Umbrellas can only be used on off-camera flashes. And although I don’t mind a bare bulb flash being visible in the back off my shot, I do mind having giant umbrellas in the back of my shot. So I really only use umbrellas when I need to put my off-camera flash in front of my subject. I’ll get into when I do and don’t use umbrellas more when we talk about reception lighting.
Umbrellas can’t go on lighting stands without some sort of adapter. I use the MagShoe because it’s super easy to put both your flash and your adapter on the lighting stand and adjust both of them super easy whenever you want. (I promise…I’m not a salesperson for the Magmod guys, I just love their system so they’re basically all I use!)
Gels are just colored pieces of transparent paper that you put over your flash to change the color of the light. The goal of gels is not to change the color of your image (that’s what your camera’s white balance is for), but to change the color of your flash to match your surroundings. For example, take this picture.
Photo purchased from Arda Savasciogullari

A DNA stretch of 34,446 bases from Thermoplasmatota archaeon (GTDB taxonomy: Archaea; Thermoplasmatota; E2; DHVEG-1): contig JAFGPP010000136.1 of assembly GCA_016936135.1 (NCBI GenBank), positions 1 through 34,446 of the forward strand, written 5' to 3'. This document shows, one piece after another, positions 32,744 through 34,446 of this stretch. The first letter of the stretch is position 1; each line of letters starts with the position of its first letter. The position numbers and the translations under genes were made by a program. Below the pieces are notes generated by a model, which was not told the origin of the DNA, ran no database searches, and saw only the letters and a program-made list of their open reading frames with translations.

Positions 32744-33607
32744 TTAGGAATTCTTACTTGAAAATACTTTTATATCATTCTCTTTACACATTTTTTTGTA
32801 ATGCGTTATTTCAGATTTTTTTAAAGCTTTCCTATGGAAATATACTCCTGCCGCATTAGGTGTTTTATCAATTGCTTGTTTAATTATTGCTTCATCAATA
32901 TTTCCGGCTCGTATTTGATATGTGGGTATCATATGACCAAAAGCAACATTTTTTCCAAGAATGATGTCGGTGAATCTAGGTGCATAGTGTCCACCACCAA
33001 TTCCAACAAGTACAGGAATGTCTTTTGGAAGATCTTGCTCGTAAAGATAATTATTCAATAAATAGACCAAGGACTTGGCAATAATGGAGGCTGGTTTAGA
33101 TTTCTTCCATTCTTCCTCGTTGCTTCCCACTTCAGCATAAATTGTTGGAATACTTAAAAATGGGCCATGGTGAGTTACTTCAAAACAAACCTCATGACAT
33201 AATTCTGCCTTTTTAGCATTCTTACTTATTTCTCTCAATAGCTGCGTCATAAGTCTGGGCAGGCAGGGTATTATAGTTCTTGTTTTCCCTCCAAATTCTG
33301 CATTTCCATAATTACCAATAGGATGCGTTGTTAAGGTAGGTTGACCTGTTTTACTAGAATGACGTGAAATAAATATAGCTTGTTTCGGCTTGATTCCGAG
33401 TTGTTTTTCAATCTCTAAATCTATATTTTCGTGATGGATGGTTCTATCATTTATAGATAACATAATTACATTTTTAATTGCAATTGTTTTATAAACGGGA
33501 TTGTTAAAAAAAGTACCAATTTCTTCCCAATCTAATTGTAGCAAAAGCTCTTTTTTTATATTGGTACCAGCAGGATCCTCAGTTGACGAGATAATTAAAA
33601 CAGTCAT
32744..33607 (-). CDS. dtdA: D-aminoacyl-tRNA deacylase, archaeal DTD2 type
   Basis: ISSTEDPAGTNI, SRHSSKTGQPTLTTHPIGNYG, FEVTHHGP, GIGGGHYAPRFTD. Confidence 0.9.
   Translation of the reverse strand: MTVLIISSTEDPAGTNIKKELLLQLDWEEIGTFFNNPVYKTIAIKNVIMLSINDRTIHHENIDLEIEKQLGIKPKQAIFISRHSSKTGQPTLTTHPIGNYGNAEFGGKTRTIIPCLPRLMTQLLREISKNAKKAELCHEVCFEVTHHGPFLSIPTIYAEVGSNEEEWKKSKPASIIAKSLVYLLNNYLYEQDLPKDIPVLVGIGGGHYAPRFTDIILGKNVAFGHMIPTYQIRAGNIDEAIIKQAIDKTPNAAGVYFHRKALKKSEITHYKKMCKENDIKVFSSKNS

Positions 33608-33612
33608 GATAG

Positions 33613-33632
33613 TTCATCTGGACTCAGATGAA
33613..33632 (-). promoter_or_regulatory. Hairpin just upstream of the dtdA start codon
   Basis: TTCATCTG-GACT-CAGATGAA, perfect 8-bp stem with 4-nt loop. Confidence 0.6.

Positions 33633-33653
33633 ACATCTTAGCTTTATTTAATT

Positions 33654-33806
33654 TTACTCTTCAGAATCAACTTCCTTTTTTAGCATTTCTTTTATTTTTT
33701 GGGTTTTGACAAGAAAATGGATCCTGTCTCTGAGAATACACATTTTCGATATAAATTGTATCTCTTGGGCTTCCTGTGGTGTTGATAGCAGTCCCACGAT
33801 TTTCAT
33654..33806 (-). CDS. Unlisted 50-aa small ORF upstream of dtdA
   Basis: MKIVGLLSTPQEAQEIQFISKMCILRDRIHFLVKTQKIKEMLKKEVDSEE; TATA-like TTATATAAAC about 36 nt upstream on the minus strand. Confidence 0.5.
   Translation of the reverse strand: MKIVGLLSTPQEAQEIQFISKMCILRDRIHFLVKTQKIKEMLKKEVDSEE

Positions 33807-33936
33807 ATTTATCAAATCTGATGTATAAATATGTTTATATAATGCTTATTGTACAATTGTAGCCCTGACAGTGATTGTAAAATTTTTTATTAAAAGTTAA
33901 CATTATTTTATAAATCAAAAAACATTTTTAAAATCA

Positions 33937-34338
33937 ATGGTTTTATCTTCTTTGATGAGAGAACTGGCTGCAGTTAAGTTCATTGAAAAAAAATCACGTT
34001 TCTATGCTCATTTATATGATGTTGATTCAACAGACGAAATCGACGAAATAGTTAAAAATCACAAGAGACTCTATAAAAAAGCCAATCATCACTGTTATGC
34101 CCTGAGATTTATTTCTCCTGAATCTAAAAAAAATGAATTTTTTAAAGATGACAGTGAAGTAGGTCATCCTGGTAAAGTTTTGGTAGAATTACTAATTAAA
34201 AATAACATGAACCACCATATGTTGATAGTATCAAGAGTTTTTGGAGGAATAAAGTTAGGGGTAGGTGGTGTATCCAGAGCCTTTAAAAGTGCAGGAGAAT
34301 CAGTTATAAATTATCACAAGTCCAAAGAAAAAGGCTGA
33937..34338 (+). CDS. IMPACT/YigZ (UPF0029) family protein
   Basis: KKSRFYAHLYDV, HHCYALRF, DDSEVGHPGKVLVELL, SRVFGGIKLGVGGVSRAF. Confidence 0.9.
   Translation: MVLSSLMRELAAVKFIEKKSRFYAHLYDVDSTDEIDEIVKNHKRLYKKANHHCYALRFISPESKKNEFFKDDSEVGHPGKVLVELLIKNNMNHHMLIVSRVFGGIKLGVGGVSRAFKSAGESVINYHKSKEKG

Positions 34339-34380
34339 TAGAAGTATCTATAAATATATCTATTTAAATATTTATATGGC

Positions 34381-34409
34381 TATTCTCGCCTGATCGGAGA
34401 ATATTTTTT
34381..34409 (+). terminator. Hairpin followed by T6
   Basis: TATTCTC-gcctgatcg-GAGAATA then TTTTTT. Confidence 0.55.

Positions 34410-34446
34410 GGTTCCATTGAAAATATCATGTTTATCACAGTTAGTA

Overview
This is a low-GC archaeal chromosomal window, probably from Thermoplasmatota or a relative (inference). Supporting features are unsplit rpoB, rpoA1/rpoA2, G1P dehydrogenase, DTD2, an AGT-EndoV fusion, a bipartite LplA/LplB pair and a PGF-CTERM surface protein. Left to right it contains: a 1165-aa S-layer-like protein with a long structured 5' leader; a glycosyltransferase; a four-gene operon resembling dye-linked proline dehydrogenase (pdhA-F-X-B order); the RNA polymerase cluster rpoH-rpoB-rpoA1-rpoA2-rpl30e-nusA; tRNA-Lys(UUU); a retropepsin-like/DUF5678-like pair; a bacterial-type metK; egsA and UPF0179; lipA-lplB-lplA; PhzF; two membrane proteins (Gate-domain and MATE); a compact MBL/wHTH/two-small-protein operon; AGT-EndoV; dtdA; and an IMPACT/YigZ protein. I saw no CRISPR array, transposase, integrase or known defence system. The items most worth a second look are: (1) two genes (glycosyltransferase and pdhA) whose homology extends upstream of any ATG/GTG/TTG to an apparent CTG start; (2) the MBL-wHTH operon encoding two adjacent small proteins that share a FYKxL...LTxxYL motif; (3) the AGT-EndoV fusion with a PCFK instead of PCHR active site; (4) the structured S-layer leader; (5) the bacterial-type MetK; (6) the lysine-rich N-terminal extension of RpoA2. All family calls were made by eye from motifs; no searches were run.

This is an extreme example, but it helps to illustrate the point. How would you edit this photo to get an even white balance- without the blue and the red? Would you make your photo more red to get rid of the blue? But then the red would be extra red…or would you edit to get rid of the red? But then the blue would be extra messed up…
Gels make it so you only have to fix one color. So you don’t have two colors fighting with each other. If you match your flash color to the color of the room, then you could change the white balance of the entire image to color-correct for that one color. This is super helpful in really orange barn-type venues. Make the flash orange just like the light is, and then you can change your white balance to help fix all of the orange in the photo instead of having to wrestle with an orange barn light and a blue flash light.
I also use Magmod for gels since it goes with the same magnet system and can work with all of their modifiers super well. Fortunately, gels are the easiest thing to go cheap with if you want. Just buy some transparent vellum paper for a couple of bucks and tape it on your flash. Or use a rubber band to keep it on.
You’re done with Part 2! Next we’ll use your flash and modifier knowledge to get into the best reception light setups. →